Compare the automotive engine options you had in the 60's to now. There is no comparison. In the 60's some cars had engine choices all the way from an inline 6 with a 2 bbl, to a big block V8 with dual 4bbls. Take the '65 Corvette. You had 327/300hp, 327/365 hp, 327/350hp, 327/375hp, 396/425hp. What do you have today? Exactly 2 choices. Why? Because it costs millions of dollars to cerfify just one engine. If I buy a 28' Pantera today, I can put anything i want into it, from dozens of engine manufacturers with different sizes and horsepowers. I have probably hundreds of options. The standards are going to limit choice, and increase cost. That's just a fact.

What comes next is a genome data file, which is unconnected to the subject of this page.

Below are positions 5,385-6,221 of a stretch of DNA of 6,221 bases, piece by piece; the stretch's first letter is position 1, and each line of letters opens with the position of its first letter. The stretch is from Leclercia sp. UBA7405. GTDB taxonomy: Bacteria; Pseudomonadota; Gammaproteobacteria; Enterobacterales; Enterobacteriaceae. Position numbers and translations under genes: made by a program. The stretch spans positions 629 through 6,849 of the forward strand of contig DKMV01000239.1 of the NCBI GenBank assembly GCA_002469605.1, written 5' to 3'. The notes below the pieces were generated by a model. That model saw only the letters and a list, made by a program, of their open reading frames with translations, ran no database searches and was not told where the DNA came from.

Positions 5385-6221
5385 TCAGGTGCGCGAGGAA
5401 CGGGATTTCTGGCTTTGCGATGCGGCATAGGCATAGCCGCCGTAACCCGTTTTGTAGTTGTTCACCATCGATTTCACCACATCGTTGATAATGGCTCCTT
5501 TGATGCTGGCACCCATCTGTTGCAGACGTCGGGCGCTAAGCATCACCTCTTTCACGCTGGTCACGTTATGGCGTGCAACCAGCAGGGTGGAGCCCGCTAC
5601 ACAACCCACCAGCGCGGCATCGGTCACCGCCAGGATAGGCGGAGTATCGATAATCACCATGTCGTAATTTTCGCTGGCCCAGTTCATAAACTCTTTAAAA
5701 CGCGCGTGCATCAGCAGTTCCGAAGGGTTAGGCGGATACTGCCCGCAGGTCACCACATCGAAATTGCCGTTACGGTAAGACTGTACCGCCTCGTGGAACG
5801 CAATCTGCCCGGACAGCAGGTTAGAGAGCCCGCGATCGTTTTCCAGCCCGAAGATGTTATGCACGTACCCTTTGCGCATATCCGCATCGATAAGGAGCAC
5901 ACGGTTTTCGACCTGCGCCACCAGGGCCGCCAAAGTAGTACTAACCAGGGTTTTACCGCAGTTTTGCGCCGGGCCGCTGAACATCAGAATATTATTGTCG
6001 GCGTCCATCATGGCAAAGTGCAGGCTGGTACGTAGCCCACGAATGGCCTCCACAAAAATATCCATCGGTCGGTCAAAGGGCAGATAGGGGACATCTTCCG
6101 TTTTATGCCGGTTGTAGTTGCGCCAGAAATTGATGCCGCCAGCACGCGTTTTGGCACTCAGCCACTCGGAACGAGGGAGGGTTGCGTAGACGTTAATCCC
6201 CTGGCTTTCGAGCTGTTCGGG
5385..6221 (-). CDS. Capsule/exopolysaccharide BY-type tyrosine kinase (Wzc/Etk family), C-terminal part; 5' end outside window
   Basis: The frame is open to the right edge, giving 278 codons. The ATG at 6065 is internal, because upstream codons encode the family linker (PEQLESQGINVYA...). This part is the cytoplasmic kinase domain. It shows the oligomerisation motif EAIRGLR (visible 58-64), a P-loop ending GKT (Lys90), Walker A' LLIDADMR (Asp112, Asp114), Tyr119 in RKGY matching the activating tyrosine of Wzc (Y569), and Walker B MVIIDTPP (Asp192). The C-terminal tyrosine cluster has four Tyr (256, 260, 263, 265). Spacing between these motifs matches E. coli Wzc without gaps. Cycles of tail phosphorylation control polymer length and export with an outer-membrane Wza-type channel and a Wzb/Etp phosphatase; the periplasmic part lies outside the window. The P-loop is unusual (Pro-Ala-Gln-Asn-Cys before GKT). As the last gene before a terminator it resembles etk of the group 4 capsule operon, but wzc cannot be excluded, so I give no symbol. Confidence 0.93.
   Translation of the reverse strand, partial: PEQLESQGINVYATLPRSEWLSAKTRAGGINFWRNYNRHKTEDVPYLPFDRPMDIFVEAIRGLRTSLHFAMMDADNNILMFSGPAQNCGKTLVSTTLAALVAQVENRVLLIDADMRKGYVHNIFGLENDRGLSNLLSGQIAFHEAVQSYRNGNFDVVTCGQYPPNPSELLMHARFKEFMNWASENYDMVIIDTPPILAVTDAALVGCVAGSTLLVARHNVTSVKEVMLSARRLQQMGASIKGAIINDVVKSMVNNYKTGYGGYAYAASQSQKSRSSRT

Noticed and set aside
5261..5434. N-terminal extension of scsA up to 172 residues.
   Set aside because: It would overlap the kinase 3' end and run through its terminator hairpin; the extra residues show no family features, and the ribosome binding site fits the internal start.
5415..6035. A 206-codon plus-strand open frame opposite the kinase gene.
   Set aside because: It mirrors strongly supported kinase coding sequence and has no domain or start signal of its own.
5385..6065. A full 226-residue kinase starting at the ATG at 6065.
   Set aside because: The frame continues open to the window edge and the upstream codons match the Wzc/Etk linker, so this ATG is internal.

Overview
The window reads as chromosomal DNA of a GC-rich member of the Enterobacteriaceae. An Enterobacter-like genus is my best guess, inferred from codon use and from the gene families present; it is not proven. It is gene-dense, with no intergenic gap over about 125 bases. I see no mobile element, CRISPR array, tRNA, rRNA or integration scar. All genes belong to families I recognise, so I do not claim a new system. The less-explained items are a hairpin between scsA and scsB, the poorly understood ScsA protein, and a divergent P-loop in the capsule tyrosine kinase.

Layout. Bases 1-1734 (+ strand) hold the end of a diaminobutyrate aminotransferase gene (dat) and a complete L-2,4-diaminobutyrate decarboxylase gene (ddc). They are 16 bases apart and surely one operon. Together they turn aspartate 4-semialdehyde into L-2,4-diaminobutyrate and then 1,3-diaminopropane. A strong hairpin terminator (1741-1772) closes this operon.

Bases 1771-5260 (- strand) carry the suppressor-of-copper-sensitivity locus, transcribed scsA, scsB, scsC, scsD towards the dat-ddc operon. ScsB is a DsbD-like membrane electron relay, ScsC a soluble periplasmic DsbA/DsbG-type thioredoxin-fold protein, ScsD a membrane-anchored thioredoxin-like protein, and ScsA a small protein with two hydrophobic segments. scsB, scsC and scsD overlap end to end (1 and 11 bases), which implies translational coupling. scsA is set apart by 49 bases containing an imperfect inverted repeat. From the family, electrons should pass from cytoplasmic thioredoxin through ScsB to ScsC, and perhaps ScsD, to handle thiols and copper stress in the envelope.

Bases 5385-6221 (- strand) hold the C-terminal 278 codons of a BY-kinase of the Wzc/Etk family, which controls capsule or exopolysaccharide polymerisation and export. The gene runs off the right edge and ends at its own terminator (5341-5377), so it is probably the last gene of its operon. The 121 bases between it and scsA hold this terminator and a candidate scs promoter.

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Besides that, marine engines are all based on GM big blocks, and have to have similar traits when trying to regulate emissions.
What about the Illmore?

There is way more to certifying an engine for emissions than the block. You sure you don't work for the California Air Resources Board, or the EPA?

Maybe someone from Europe can chime in here. They have emission standards there, and they can't even get many of the same engines from Mercury Marine that we can, let alone from the other engine builders.

Michael

Last edited by Michael1; 01-30-2008 at 02:31 AM.